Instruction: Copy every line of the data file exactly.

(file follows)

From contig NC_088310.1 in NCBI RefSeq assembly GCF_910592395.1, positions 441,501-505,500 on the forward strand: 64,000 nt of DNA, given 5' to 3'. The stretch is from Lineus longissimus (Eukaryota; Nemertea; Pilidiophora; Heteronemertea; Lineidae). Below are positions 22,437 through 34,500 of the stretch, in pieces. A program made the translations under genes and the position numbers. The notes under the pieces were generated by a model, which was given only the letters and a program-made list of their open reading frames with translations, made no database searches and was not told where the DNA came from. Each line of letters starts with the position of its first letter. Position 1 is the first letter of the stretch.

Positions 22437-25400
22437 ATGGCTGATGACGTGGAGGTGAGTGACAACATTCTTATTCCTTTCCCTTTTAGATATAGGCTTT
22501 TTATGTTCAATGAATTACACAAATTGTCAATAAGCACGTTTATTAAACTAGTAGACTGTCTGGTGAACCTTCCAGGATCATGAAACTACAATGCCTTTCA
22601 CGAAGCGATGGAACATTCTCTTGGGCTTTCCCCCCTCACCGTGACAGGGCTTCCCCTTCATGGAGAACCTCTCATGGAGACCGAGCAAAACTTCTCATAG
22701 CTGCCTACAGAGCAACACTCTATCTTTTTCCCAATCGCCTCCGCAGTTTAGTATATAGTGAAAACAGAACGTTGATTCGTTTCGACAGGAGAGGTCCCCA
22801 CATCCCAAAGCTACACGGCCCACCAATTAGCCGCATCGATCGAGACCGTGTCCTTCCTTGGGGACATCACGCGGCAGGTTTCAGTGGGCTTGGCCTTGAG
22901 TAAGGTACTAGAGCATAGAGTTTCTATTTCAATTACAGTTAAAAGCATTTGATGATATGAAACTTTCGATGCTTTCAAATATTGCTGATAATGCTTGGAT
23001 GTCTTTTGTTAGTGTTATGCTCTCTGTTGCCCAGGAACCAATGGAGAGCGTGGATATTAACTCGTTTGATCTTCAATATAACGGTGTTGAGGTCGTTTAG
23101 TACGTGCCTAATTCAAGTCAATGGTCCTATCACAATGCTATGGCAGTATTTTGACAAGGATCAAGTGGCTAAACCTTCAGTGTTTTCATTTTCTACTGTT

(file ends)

From contig NC_088310.1 in NCBI RefSeq assembly GCF_910592395.1, positions 441,501-505,500 on the forward strand: 64,000 nt of DNA, given 5' to 3'. The stretch is from Lineus longissimus (Eukaryota; Nemertea; Pilidiophora; Heteronemertea; Lineidae). Below are positions 22,437 through 34,500 of the stretch, in pieces. A program made the translations under genes and the position numbers. The notes under the pieces were generated by a model, which was given only the letters and a program-made list of their open reading frames with translations, made no database searches and was not told where the DNA came from. Each line of letters starts with the position of its first letter. Position 1 is the first letter of the stretch.

Positions 22437-25400
22437 ATGGCTGATGACGTGGAGGTGAGTGACAACATTCTTATTCCTTTCCCTTTTAGATATAGGCTTT
22501 TTATGTTCAATGAATTACACAAATTGTCAATAAGCACGTTTATTAAACTAGTAGACTGTCTGGTGAACCTTCCAGGATCATGAAACTACAATGCCTTTCA
22601 CGAAGCGATGGAACATTCTCTTGGGCTTTCCCCCCTCACCGTGACAGGGCTTCCCCTTCATGGAGAACCTCTCATGGAGACCGAGCAAAACTTCTCATAG
22701 CTGCCTACAGAGCAACACTCTATCTTTTTCCCAATCGCCTCCGCAGTTTAGTATATAGTGAAAACAGAACGTTGATTCGTTTCGACAGGAGAGGTCCCCA
22801 CATCCCAAAGCTACACGGCCCACCAATTAGCCGCATCGATCGAGACCGTGTCCTTCCTTGGGGACATCACGCGGCAGGTTTCAGTGGGCTTGGCCTTGAG
22901 TAAGGTACTAGAGCATAGAGTTTCTATTTCAATTACAGTTAAAAGCATTTGATGATATGAAACTTTCGATGCTTTCAAATATTGCTGATAATGCTTGGAT
23001 GTCTTTTGTTAGTGTTATGCTCTCTGTTGCCCAGGAACCAATGGAGAGCGTGGATATTAACTCGTTTGATCTTCAATATAACGGTGTTGAGGTCGTTTAG
23101 TACGTGCCTAATTCAAGTCAATGGTCCTATCACAATGCTATGGCAGTATTTTGACAAGGATCAAGTGGCTAAACCTTCAGTGTTTTCATTTTCTACTGTT